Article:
Hue. As mentioned by @gung, avoid the red/green (traffic lights) combination: there are much more colour-blind people than you think. Especially with hue, less is more. For instance, to plot "diverging" values (i.e., quantities that can be positive or negative), only use two hues (for positive and negative values), so that the reader can immediately distinguish what is high and what is low. Using a discrete gradient can result in a much more readable plot: the boundaries between the colours become visible and form a contour plot.

You may want to read S. Few's Practical Rules for Using Color in Charts or refer to any material about "Colour Theory" for art or design students.

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+1, nice information here. Your point about value and how the colors will render after conversion to black and white is particularly good. The link to the Few paper is helpful as well. One note: it's best not to refer to other answers as "above", use @so-and-so instead; the answers move around based on how many votes they get. –  gung Jan 31 '12 at 16:54

Make the plot as simple as possible. In Tufte's words, 'minimize the data-ink ratio'.

For example, avoid:

  • more colors or shapes than required
  • more tick marks than necessary
  • 3-D effects on a 2-D plot.
  • using a legend when objects can be labeled directly
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I disagree with Tufte here. First, a big part of the motivation for this rule in his original book, is how much time you have to spend drawing extra, unnecessary lines; but this is irrelevant today. Second, the real idea is better captured by Cleveland's rule to maximize the informativeness of the graphic, as sometimes the plot can become more informative with more ink, but both rules outlaw the chartjunk that offends Tufte. –  gung Jan 30 '12 at 18:07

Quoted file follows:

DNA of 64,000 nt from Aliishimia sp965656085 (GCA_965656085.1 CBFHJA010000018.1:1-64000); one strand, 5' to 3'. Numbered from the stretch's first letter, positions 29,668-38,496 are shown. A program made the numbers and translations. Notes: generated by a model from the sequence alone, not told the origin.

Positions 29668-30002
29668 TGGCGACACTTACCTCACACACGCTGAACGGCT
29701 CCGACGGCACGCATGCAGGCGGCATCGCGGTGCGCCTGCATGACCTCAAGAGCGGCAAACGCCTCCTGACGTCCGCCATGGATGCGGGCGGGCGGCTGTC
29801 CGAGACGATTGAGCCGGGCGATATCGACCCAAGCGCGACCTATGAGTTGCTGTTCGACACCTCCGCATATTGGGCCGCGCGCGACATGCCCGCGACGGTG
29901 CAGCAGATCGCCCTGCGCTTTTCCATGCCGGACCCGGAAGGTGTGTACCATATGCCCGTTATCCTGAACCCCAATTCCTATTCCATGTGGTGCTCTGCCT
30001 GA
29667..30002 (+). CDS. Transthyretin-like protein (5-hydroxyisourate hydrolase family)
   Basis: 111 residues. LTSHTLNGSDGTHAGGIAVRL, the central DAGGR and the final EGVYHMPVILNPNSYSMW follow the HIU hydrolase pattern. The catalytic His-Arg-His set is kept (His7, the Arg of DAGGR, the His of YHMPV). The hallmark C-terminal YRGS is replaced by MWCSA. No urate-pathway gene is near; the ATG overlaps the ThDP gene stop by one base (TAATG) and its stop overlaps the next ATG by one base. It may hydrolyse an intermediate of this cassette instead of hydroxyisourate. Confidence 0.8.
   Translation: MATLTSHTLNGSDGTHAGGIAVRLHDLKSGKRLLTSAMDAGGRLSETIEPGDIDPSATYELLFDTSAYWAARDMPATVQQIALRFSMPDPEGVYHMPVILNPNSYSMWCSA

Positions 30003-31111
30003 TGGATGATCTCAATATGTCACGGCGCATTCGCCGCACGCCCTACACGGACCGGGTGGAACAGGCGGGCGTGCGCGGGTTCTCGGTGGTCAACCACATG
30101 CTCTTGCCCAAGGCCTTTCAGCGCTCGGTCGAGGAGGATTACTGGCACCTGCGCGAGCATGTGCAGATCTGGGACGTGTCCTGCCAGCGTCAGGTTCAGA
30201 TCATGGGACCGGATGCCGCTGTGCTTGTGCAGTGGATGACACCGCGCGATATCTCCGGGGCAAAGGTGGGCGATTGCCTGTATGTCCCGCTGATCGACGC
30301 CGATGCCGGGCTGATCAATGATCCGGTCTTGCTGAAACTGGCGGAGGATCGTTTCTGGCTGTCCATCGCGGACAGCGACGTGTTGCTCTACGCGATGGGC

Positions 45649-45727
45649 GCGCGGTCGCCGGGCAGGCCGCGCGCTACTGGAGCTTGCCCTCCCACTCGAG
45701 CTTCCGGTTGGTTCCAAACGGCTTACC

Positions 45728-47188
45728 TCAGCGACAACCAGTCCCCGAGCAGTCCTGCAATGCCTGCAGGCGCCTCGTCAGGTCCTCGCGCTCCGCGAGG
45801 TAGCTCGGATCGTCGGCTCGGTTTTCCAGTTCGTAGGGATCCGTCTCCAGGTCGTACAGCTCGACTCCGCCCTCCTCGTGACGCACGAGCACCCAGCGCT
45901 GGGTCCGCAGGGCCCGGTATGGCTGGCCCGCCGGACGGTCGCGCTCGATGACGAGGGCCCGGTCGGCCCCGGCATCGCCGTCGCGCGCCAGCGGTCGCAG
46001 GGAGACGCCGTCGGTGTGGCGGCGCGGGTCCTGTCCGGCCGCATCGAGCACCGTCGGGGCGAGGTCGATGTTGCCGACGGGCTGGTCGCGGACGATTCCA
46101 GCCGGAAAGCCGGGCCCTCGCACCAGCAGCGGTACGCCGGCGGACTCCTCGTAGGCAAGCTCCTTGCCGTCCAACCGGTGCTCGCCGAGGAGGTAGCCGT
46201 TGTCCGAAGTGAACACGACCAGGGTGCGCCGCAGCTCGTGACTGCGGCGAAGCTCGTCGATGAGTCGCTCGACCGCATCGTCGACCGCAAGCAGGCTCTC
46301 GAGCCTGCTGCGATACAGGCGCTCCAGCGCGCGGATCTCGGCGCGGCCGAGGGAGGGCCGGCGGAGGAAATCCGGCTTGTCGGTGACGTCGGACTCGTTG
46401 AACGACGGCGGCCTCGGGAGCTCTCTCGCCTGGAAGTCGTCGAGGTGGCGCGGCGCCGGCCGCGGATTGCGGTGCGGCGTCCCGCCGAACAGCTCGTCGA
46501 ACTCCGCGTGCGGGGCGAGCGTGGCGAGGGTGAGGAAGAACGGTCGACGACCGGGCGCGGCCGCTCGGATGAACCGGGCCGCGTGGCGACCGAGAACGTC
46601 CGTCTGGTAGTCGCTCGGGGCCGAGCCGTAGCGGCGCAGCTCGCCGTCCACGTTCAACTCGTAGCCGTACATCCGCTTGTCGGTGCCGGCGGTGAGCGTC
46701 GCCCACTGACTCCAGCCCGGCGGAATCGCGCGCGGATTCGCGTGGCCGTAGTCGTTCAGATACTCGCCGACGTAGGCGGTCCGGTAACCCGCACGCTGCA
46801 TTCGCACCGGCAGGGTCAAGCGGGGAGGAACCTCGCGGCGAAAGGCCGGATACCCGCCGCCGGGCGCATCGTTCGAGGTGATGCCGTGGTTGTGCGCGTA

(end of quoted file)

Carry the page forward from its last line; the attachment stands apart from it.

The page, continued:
@gung where was the effort / time required presented as a motivation by Tufte. I do not recall this part (but I also do not have the text handy). –  David Jan 30 '12 at 22:15
    
I don't have it either, but in his 1st book Visual Display I remember him talking about how many times you had to put down the ruler to draw a graph. Maybe "big" was an overstatement, but I remember reading this and thinking, 'who cares about that now?' In Elements, Cleveland makes a convincing argument that Tufte's rule is mistaken. He argues that the point is to maximize information transfer and shows that this principle also eliminates what Tufte doesn't like, but allows for cases (which he shows) where extra non-data ink helps make the graph more informative. –  gung Jan 30 '12 at 23:04
    
I should make clear, I don't disagree with some of the specific suggestions (e.g., no 3D, no chartjunk); I'm quibbling with Tufte's rule as the guideline for graphics. –  gung Jan 31 '12 at 2:58
    
@gung I interpreted the same discussion as a heuristic tool - an easy way for the reader to understand the approach, rather than a way to reduce the work of the designer. –  David Jan 31 '12 at 16:12

Don't oppose red and green. Color can be helpful, but when using color always bear in mind that a substantial minority of people are red-green colorblind. I once was showing some data to someone, and he couldn't make out what was going on in my graphs--it was a waste and I felt pretty stupid. Other forms of colorblindness are very rare, but red-green is fairly common. This page has a lot of good information. Here are some tips:

  • If you only need two colors, use blue and yellow--don't use red and green.
  • If you need a gradient, go from blue to yellow while changing saturation and lightness simultaneously--don't use the rainbow.
  • If you need to encode more than two elements (e.g., points on a scatterplot from more than two groups, or several lines) back your colors up with different plotting symbols / line styles as well. For example, distinct plotting symbols: o + < s w, or lines: solid, dotted, dashed, dot-dashed, etc (you can also add plotting symbols to your lines or change line weights).